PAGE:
Step 1: Create an iron-clad researcher contract
Nobody’s 100% unbiased, because we’re all human and come at things with our own experiences and knowledge. But at Examine, we try our darndest to get close to the “no bias” asymptote.
The first step is contractual. Examine contractually mandates that all staff avoid any and all connections to supplement, food, or health companies.
Here’s just one portion of the legalese directly from our researcher contract, condensed down for readability:
The Contractor hereby confirms that he or she is not presently engaged, either directly or indirectly, with a person or company involved in the business of health supplements or health-intervention programs … The Contractor agrees to notify the Company immediately if, at any time, and for any reason, Contractor becomes engaged, either directly or indirectly, with a person or company involved in the business of health supplements or health-intervention programs …
We take this very seriously, and have no researchers with any investments, partnerships, contracts, or any other relationship with health-related companies that might bias their research for us. Examine staff are also prohibited from receiving gifts or even free samples from health-related companies.
Note that Examine doesn’t hire freelance writers like other big health websites do. Most of our staff are full-time researchers working exclusively for Examine. We pay everyone fairly and create a low stress working environment to encourage researchers to stay for many, many years.
By having a close-knit, long-tenured team, we avoid having to worry about temporary writers who may have hidden biases which otherwise take months to emerge.
Step 2: Encourage “Well, actually …” discussions
Ever since childhood, I’ve been that slightly annoying guy who won’t let inaccurate statements go. But at Examine, I feel comfortable knowing that I’m surrounded with many other “Well, actually” people!
We point out each other’s inaccuracies whenever they pop up, without hesitation. Here are just a couple real-life examples from our internal conversations on Slack:
Person 1: Posts an article on drug composition (racemic mixtures) they thought was cool and interesting.
Person 2: “Well, actually ... is the article you posted accurate or misleading? This meta-analysis says that 20 mg of nexium outperformed 40 mg of prilosec for symptom relief.”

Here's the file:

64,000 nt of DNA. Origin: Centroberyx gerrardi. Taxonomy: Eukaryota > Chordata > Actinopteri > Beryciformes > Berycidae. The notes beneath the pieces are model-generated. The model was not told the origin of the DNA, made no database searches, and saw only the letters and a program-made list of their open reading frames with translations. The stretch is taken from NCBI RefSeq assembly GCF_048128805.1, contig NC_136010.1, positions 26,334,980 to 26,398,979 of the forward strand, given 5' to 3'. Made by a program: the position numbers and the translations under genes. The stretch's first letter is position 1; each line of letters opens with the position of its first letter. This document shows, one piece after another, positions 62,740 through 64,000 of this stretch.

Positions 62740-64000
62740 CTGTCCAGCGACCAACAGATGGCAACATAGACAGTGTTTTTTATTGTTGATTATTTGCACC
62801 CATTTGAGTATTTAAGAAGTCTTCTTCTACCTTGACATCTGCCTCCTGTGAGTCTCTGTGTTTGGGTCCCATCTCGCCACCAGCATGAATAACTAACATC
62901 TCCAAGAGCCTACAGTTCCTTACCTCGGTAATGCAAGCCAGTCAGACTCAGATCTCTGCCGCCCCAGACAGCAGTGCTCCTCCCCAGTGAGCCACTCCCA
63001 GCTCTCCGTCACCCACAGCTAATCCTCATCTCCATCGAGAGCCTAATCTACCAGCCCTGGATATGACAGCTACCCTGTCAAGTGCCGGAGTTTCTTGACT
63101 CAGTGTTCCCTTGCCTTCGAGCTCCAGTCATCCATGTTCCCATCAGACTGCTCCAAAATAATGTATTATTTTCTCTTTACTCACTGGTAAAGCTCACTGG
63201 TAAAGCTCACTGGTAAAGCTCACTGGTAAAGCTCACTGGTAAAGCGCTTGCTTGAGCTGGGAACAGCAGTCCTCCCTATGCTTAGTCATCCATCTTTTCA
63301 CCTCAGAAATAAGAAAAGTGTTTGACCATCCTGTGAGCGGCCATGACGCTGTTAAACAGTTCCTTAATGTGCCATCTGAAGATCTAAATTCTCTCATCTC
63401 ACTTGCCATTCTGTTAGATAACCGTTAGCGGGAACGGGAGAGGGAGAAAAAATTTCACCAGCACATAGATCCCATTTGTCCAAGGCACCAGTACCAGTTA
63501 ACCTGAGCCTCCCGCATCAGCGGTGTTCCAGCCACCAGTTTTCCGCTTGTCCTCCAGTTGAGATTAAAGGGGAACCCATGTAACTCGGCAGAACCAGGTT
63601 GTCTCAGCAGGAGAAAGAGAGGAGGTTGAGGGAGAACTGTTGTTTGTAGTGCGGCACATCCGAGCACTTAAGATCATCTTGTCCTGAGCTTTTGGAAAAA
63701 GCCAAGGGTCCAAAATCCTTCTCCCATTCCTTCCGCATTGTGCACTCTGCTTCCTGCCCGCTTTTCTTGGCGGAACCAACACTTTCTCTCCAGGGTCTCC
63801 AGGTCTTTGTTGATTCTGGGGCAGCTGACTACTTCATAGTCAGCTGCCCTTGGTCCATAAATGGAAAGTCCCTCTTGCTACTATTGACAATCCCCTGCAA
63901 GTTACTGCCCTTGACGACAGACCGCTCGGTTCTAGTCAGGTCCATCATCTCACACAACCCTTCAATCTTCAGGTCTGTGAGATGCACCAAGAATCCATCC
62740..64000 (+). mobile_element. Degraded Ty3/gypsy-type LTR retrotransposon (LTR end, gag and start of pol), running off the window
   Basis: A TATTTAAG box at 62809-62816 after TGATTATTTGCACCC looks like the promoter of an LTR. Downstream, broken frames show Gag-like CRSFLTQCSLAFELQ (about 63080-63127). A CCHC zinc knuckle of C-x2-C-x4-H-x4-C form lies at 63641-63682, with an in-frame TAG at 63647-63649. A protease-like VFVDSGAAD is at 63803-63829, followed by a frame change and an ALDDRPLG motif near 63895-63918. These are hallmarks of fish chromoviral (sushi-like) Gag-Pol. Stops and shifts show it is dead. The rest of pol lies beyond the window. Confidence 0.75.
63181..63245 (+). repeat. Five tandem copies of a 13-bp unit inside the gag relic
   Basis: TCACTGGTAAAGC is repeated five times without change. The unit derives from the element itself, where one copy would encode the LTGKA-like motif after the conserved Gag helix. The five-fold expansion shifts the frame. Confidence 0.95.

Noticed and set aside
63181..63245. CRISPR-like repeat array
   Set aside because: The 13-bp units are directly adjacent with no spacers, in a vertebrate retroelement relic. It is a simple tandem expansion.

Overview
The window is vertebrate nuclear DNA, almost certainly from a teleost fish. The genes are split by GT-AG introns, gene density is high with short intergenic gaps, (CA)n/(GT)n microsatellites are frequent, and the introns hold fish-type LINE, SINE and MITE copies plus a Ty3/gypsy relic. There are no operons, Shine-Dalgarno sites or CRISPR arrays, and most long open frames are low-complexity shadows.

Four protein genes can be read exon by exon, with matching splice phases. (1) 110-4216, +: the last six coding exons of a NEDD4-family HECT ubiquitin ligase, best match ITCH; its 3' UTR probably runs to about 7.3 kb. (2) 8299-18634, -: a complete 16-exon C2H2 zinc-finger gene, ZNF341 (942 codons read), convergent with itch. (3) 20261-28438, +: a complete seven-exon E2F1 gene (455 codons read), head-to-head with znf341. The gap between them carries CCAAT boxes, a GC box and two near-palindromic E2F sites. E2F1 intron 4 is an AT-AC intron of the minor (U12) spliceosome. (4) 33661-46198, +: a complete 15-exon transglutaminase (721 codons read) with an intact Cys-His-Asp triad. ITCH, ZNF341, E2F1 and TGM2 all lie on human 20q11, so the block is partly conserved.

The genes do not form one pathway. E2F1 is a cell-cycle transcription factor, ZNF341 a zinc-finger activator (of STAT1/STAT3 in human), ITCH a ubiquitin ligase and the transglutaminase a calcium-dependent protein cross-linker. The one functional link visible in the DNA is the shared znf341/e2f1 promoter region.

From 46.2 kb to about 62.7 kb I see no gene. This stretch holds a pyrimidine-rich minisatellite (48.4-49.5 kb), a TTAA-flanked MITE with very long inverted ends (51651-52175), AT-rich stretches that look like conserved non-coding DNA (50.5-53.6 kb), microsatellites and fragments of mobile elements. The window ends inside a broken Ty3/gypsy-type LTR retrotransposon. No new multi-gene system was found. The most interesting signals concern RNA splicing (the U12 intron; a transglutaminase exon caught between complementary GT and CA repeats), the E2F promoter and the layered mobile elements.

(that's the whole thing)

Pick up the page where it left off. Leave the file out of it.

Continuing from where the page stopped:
Person 1: Lists a protein intake number supported by a famous study.
Person 2: “I've read some compelling explanations for why that meta-regression might have inadequate data points and could change with further research.”
Now, this doesn’t always go smoothly. Sometimes we have to decide how far to take an internal debate, because they can chew up hours and hours without having much real-world payoff.
And because we’re humans, very, very occasionally feelings can be hurt. Even more rarely, when one researcher “well, actuallys” another researcher but ends up being wrong themselves, that can get awkward. Yet Examine remains more open to internal debate and correction than literally any group of people I’ve ever been around.
Step 3: Assign researchers a broad variety of topics
Examine researchers don’t just research topics they’re interested in. In fact, sometimes they’re asked to research topics that don’t jive with their personal diet and supplement regimens.
For example, if a researcher eats a ketogenic diet, they have to be equally adept at analyzing vegan diet studies without exhibiting bias. And if a researcher eats a vegan diet, they have to be equally adept at analyzing ketogenic diet studies.
We have researchers who eat all kinds of diets and have all kinds of viewpoints on supplements. Their common denominator is open-mindedness and curiosity, avoiding at all costs the assumption that their personal experience (or their patients’ experience) is the universal truth.
As individual researchers, we’re fallible and limited by virtue of having just one single brain. But as a team, we check each other, teach each other, and assemble as a group that’s much stronger than its parts.
Step 4: Maintain an (overly?) extensive review process
Most big health websites list reviewers in their articles, but often the review process takes all of half an hour.
Quick reviews are financially prudent, because readers don’t usually have access to the full text of studies, and can’t easily fact check. Plus, the vast majority of health articles on the web are rarely updated, so it’s a one-time review rather than an ongoing one.
We review our writing and research way more than is financially prudent. We have four highly-skilled copyeditors, including a specialized medical editor, to make sure our writing clearly communicates the key concepts without being unintentionally misleading. Then, an internal reviewer (and sometimes external reviewer) go line by line and comment on analysis that may not be interpreted correctly or topics that need more explanation.
The end result is that researchers simply can’t get away with being biased. We hire researchers and reviewers from a wide variety of backgrounds (dietitians, PhD researchers, pharmacists, medical doctors, etc.), which makes it a quick process to root out any bias that can affect the veracity of our writing.
I hope this peek behind the curtain was at least a little bit interesting. There’s a lot more we’re working on behind the scenes to improve bias minimization, such as revamping our backend system to allow easier collection of study funding information and cleaner data extraction from meta-analyses.